I had the honor the other day of attending a luncheon hosted by Alliance Defending Freedom. They are one of the leading public interest law firms in the nation, dedicated to promoting and protecting life, marriage, and religious liberty. The purpose of the event was to highlight several people who have been suffering legal attacks, as a result of their public witness to their faith principles regarding human life and marriage.
These kinds of events are very important. It’s all too easy to deal with issues of religious liberty as abstractions, or as arcane constitutional law questions. That drains the life out of the issue, and prevents us from seeing what is really at stake. This panel provided a powerful reminder that religious liberty is a real-world issue, with real people suffering from real effects on their lives, careers, and businesses.
It can also be a story of real heroism, as exemplified by the people on this panel, all of whom have been defended by ADF:
- Baronelle Stutzman, who faces the loss of her florist business, her home, and her life savings, all because she declined to provide flower arrangements for a same-sex “marriage”. The State of Washington and the ACLU have been hounding her, and she faces crippling fines and legal fees. She also was the target of a deluge of hate calls, threats, and disruptions of her business. She described the ideology of her persecutors in stark terms: “If you don’t bow down to an agenda, you will be destroyed”. Yet she stands firm.
- Kelvin Cochran, who is pretty much everything you would want as an example of the American dream. An African-American from Louisiana, he grew up in dire poverty in a single-parent household, yet he was taught to rely on faith, patriotism, and hard work. He became a fire-fighter, and rose rapidly through the ranks to become Fire Chief of Shreveport, and then of Atlanta. He was even hired by President Obama to head the U.S. Fire Administration, before returning to Atlanta again. In 2014, he was summarily suspended from his job and ordered to undergo “sensitivity training”. His offense? Publishing a book expressing his belief in the Biblical teaching on marriage and sexuality. Despite never having engaged in any discrimination — and having been a leader in fighting for equal opportunities — his career was ruined because he dared to speak out for his faith.
- Cathy DeCarlo, an immigrant from the Philippines who is a dedicated nurse from New York. She was coerced by her hospital employer into participating in a 22-week abortion, despite her objections due to her faith. She was threatened with being fired and having her nurse’s license revoked. As a result, she literally lived through a nightmare — having to witness the brutal dismemberment of a baby, being forced to inspect and dispose of the child’s remains, and then reliving the horror in her memory and dreams. She sought legal recourse against the hospital, only to learn that neither state nor federal law gave her the right to sue for this egregious violation of her rights. Her words: “How could this happen in America?”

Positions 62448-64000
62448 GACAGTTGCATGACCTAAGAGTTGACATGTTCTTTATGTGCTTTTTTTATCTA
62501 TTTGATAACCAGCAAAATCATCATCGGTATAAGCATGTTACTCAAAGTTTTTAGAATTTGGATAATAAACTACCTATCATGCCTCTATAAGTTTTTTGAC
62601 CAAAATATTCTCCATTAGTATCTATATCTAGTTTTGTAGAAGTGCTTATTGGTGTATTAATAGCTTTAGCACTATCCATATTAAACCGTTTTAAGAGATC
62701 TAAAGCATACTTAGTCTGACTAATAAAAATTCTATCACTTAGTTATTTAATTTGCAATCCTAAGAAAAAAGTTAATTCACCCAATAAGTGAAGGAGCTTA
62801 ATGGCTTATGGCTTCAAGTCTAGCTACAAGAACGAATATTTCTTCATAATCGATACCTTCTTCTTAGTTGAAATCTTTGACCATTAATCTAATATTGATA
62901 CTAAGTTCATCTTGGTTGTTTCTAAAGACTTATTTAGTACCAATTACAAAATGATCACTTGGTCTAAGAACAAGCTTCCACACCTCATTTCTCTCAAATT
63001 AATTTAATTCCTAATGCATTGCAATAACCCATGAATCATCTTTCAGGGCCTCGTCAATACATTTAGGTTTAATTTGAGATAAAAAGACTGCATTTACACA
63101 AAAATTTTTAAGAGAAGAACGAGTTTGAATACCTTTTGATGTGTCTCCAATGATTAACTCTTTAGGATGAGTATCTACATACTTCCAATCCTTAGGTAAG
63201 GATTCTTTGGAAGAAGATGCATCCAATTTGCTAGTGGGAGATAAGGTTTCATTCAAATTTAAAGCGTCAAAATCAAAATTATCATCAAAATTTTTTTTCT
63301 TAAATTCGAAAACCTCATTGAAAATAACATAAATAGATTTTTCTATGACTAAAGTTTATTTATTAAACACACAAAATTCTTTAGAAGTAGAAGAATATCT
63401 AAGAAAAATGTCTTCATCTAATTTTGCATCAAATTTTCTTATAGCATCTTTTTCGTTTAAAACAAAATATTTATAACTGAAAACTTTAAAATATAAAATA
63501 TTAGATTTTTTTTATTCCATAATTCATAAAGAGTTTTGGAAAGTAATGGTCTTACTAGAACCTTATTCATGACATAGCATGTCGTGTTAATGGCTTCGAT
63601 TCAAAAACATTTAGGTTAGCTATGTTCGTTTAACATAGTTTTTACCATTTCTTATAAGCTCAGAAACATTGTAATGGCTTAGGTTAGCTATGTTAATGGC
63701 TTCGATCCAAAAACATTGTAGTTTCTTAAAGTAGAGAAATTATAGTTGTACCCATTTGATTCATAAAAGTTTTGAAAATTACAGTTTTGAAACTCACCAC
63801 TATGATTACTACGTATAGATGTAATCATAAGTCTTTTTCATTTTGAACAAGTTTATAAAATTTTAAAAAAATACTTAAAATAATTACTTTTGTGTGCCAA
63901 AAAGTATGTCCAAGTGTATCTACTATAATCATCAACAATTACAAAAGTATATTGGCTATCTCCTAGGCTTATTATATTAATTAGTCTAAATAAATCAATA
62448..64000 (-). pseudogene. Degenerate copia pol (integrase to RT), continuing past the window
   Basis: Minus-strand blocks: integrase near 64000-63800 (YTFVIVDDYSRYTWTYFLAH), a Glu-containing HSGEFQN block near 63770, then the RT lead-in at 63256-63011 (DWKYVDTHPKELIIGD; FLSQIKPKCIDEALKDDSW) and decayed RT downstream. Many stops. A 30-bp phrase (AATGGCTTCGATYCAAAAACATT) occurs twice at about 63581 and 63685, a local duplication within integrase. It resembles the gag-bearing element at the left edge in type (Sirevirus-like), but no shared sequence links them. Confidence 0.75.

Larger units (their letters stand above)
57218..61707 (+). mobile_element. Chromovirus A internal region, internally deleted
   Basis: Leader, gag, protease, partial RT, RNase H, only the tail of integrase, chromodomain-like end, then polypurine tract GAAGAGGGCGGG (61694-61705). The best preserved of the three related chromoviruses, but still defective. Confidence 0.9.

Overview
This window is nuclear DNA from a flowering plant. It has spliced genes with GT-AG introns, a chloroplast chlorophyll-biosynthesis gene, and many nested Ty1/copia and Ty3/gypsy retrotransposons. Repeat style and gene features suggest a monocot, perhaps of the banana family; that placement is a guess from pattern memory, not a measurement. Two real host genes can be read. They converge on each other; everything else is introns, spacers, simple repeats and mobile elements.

- Blaine Adamson, a small businessman from Kentucky. His T-Shirt company specialized in servicing Christian organizations, and was very careful not to get involved in printing any messages that were contrary to his faith. So when the local gay and lesbian organization tried to place an order, he referred them to another printer. So began his descent in to the Kafkaesque world of “human rights” commissions. He was found guilty of discrimination, ordered to print the T-shirts, and required to consult with the government any time he thought about turning down a job because of the message. Even worse, he had to undergo “diversity training”, an Orwellian concept that is designed to use the muscle of the government to force him to admit that his ideas — his faith — is wrong and must be rejected. He too remains firm: “If no one stands up and says something, they win.”
- Jeanne Mancini, the President of the March for Life, which is the largest annual human rights event in the entire world, dedicated to defending life from the moment of conception. Her organization ran afoul of the evil HHS Mandate, which would have required them to provide health insurance and pay for drugs and devices that cause abortions — directly contrary to their mission. Because the March for Life is not a religious organization, she had no alternative but to sue in order to defend her rights. At the heart of their case is a simple principle — the right to life isn’t just a religious issue, it’s a human right. So, as she said, “We couldn’t not fight it”.
These admirable people are on the receiving end of the new intolerance, the message of which is stark — “conform to the orthodoxy of sexual liberationism, or be crushed”. This attitude is a danger to everyone, not just those who have the audacity to dissent. As Alan Sears, the admirable head of ADF, said (quoting Martin Luther King): “Injustice anywhere is a threat to justice everywhere.”
Pope Francis, on his return flight after visiting the United States, said very clearly:
I can say conscientious objection is a right, and enters into every human right. It is a right, and if a person does now allow for conscientious objection, he or she is denying a right. Every legal system should provide for conscientious objection because it is a right, a human right.
Very few people are standing up to defend this basic human right. ADF is doing so, the Holy Father is doing so. And we all need to do so.